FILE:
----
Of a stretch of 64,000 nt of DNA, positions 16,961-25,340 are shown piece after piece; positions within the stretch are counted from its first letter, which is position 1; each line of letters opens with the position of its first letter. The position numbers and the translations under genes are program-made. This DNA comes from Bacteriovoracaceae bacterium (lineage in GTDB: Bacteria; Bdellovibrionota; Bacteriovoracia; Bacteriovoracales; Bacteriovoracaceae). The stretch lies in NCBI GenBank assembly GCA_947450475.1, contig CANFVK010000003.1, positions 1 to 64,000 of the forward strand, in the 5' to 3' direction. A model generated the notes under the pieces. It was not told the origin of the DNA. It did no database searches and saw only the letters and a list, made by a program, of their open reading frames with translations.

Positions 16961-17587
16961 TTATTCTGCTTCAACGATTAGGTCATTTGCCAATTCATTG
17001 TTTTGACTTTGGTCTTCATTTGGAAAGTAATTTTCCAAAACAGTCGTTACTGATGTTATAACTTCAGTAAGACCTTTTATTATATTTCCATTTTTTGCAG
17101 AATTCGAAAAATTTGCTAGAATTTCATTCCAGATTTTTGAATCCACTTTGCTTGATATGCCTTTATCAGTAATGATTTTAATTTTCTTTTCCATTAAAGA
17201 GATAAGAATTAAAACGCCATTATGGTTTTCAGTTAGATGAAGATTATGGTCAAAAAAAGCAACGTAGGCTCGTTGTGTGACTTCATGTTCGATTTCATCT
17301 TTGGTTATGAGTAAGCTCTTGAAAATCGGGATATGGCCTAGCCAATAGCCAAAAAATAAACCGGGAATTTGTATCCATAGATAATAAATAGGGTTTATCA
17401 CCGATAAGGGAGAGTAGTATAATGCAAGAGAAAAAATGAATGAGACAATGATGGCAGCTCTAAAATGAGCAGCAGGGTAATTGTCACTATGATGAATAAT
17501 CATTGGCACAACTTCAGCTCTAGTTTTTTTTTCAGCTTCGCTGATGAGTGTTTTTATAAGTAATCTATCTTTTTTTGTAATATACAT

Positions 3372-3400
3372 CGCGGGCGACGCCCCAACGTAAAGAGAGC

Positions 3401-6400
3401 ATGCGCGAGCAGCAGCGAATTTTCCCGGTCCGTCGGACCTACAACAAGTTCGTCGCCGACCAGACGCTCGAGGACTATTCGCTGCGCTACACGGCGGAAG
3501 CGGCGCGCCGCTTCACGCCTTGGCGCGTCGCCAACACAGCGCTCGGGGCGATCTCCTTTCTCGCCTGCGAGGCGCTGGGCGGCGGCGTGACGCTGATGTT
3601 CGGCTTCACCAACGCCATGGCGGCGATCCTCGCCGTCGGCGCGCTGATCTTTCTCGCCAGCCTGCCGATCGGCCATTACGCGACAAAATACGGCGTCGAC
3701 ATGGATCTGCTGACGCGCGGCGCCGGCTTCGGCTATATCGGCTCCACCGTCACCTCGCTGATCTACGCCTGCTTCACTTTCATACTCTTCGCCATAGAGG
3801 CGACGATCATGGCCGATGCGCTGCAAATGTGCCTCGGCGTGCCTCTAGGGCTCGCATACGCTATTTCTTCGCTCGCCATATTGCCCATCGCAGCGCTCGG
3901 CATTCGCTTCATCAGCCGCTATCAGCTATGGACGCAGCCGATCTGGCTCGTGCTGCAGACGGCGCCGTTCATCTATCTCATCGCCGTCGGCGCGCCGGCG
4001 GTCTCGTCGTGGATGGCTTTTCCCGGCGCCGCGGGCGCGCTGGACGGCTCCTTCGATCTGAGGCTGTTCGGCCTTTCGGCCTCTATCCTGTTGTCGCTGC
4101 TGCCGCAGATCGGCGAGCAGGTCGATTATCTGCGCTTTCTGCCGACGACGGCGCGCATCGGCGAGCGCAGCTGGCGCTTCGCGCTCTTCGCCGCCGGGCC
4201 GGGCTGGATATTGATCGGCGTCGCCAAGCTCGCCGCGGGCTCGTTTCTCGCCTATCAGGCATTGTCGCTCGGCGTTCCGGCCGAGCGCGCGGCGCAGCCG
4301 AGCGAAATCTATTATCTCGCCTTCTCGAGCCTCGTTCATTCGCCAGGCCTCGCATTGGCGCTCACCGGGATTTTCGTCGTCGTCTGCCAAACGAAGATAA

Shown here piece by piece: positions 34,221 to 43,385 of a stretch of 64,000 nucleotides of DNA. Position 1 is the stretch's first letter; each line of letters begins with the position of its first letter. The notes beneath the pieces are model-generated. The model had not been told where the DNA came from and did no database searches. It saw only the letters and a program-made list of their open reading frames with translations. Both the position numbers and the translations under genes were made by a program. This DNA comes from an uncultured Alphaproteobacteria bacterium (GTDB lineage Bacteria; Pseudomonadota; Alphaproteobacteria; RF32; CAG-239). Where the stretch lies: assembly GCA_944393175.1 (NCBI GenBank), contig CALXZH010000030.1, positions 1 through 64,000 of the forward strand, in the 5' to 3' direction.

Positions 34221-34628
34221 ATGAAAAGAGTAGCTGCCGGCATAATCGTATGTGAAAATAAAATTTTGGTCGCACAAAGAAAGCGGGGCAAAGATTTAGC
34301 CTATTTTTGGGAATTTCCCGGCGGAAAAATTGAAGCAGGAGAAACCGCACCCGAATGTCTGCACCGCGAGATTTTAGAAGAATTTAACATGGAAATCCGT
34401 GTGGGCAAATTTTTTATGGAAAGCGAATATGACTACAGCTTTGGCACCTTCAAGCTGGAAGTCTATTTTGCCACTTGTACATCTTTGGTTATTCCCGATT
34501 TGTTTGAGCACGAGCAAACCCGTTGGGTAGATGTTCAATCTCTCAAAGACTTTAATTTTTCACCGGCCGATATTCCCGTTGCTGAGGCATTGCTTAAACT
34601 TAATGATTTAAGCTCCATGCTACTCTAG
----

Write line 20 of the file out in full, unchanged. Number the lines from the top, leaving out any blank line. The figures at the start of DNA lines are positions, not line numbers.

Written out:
4101 TGCCGCAGATCGGCGAGCAGGTCGATTATCTGCGCTTTCTGCCGACGACGGCGCGCATCGGCGAGCGCAGCTGGCGCTTCGCGCTCTTCGCCGCCGGGCC